Rise of Internet TV

Hemlock Grove Economy is still in the crapper. Career-quality jobs are few. Getting paid feels like scraping for what’s left in between the cushions. And yet bills stay the same, or gotten more expensive. A prime example is the cable bill. Everyone has experienced those inexplicable price hikes, or the absurd number behind the dollar sign after the first year of subscribing at least once or five times. It’s no wonder people are migrating to the cheaper alternatives: subscriptions to Hulu Plus, Netflix, and Amazon Instant Video.

Following this latest trend are television production companies like Gaumont International Television (Hemlock Grove), Media Rights Capital (House of Cards, US), and Sony Pictures Television (Zombieland) who premiered their own respective web exclusives either on Netflix or Amazon Instant Video. Hulu as well has been cranking out their own extensive list of programs since last year, with more coming soon. With more original or exclusive web series reportedly on the horizon, just how far will we see this trend go?

First thing’s first. It may be safe to say that Youtube is really the fire starter here with the hundreds web series on channels produced by their partners, most of which have gotten huge recognition across the digital ‘verse. There’s Felicia Day’s The Guild, Battlestar Galactica’s and The Walking Dead’s web series companions, and even Machinima Prime’s own roster of webisodes, just to name a handful. The rising success of web only shows naturally brought intrigue among some of Hollywood’s top billers. Last year, Hulu started releasing a bunch of full-length original programs, but the concept didn’t catch on fire until Netflix and the creators of Arrested Development announced that the show would return for a season on Instant Streaming. Then with the release and subsequent critical success of The House of Cards, starring Kevin Spacey, we all pretty much knew this trend wasn’t going to die anytime soon.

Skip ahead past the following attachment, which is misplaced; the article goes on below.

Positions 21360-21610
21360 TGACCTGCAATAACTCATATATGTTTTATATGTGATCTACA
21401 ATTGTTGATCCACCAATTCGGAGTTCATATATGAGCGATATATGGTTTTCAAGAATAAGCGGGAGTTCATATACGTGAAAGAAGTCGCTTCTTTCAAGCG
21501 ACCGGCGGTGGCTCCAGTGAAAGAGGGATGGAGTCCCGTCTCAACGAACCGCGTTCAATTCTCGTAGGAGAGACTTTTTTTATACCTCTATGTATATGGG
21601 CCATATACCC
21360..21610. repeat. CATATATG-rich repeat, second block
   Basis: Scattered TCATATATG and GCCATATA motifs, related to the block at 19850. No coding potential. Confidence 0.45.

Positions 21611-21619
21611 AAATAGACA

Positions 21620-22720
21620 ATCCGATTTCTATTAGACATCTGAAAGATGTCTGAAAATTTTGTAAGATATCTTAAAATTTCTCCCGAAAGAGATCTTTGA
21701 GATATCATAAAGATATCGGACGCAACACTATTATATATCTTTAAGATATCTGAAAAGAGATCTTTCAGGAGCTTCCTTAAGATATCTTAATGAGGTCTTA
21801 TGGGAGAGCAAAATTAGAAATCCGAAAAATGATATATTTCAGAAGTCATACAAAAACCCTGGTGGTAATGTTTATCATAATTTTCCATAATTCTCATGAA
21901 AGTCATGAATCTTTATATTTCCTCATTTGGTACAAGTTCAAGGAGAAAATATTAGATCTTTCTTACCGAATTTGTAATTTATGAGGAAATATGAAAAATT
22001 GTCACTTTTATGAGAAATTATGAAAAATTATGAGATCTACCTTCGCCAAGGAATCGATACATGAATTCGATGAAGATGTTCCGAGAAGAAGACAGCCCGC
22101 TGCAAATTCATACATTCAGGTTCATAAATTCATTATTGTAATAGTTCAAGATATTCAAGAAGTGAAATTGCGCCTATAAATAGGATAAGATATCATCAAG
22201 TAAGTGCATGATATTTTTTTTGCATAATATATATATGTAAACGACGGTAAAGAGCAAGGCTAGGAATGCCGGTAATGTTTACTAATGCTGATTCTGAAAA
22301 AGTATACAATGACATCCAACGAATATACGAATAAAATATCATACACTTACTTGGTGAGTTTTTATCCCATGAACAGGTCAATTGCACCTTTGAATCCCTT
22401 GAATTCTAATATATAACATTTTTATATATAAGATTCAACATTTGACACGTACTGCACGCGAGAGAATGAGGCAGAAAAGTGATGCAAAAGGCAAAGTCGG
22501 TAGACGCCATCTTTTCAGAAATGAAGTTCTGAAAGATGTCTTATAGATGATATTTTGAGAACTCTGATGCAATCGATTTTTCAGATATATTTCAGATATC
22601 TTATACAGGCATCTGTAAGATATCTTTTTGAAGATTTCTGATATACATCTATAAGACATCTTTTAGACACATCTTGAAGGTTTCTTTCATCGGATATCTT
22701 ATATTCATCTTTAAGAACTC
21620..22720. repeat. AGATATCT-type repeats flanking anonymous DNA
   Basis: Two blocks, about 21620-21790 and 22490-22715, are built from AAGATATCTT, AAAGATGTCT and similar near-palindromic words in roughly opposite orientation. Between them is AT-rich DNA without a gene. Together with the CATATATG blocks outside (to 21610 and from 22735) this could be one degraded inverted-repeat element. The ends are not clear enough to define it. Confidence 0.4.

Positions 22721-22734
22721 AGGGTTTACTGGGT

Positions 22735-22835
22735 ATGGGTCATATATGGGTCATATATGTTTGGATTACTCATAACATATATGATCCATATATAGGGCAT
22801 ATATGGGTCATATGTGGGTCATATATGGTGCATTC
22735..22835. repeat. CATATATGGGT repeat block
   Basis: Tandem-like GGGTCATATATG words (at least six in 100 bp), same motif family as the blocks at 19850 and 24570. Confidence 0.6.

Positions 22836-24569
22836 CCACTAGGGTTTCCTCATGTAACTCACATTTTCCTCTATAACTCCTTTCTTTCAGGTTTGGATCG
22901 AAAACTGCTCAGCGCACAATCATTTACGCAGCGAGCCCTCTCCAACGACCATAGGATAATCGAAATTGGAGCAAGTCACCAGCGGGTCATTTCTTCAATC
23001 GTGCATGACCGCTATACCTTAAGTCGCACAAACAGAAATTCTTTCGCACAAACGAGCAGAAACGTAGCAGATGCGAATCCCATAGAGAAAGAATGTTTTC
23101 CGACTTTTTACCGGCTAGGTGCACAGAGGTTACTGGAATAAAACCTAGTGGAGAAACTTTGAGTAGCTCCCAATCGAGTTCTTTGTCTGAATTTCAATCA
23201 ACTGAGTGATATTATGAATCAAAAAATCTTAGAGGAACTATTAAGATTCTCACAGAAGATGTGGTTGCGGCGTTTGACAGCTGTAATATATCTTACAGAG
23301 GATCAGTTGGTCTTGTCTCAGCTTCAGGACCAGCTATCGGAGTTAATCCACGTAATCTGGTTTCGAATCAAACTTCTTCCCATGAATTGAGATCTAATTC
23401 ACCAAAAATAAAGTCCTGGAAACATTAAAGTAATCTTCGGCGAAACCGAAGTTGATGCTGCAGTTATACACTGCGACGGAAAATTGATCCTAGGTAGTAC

So like with our future robot overlords, should we all start bowing down to Internet TV and do away with cable TV all together? Close, but we’re not quite there yet.

Our developing A.I. computers are still looking at cat videos.

Furthermore, there are still a few “problems” with making the full conversion to subscription-based internet TV. As of right now, that is.

  1. You have to have a high enough bandwidth to get the ideal quality in your television viewing, or to prevent constant buffering and lagging — unless you’re using Youtube. There’s a delay no matter what speed you have.
  2. Then, if you’re a stickler for precise audio synch, be prepared to get annoyed. This, in my personal experience, happens far and few between. But it happens, and that too is sometimes dependent upon what type of bandwidth you have available.
  3. Not all of your favorite shows are available for internet viewing. This is the case for AMC, FX, and even some CBS shows. Often times, you have to log on to the network’s site and watch from there. On your computer. Other times, however, your favorite show may not even have the online viewing option. The Big Bang Theory used to be guilty of this farce, only releasing highlights and clips on CBS.com.
  4. Your TV shows still have expiration dates. So you have a subscription to Hulu Plus. While not all of your favorites will disappear after a certain date, other will. Supernatural, Fringe, Arrow and much more do this and it can be as frustrating as hell. If you’re a regular watcher, this doesn’t pose much of a problem. But if you’re like me and wait for a day where you’re in the right mood, discovering the episode you need to start catching up with has expired will induce a kind of inner rage that burns like a thousand hot suns. You throw up your hands and shout, “Why bother now?!”
  5. Sometimes you have to wait a year (or more) for your favorite show to show up on Netflix. Anyone watch Archer or Wilfred? Then you know my pain. If you’re really desperate to watch your favorite shows, Apple always offers a la carte viewing or season passes, for a nominal fee of course.
  6. No special features. You often times just get the theatrical release of a movie. There’s no commentary, no deleted scenes, nada. However, if you’re watching a movie on Netflix streaming, chances are you’re not all that interested in buying the movie anyway.
  7. No local news. This can be viewed as the most important depending on whom you ask. Time to bring out those rabbit ears, folks.

If you can get past all of the above, you’re looking at a much cheaper monthly entertainment bill. Now you can buy that shiny new Agent Coulson statue from Sideshow Collectibles, complete with big gun and Captain America trading cards attachments. Or, y’know, rent. No doubt we’ll see the continued evolution of internet TV. Maybe even a HBO Go subscription without needing a cable provider (YES PLEASE!)?

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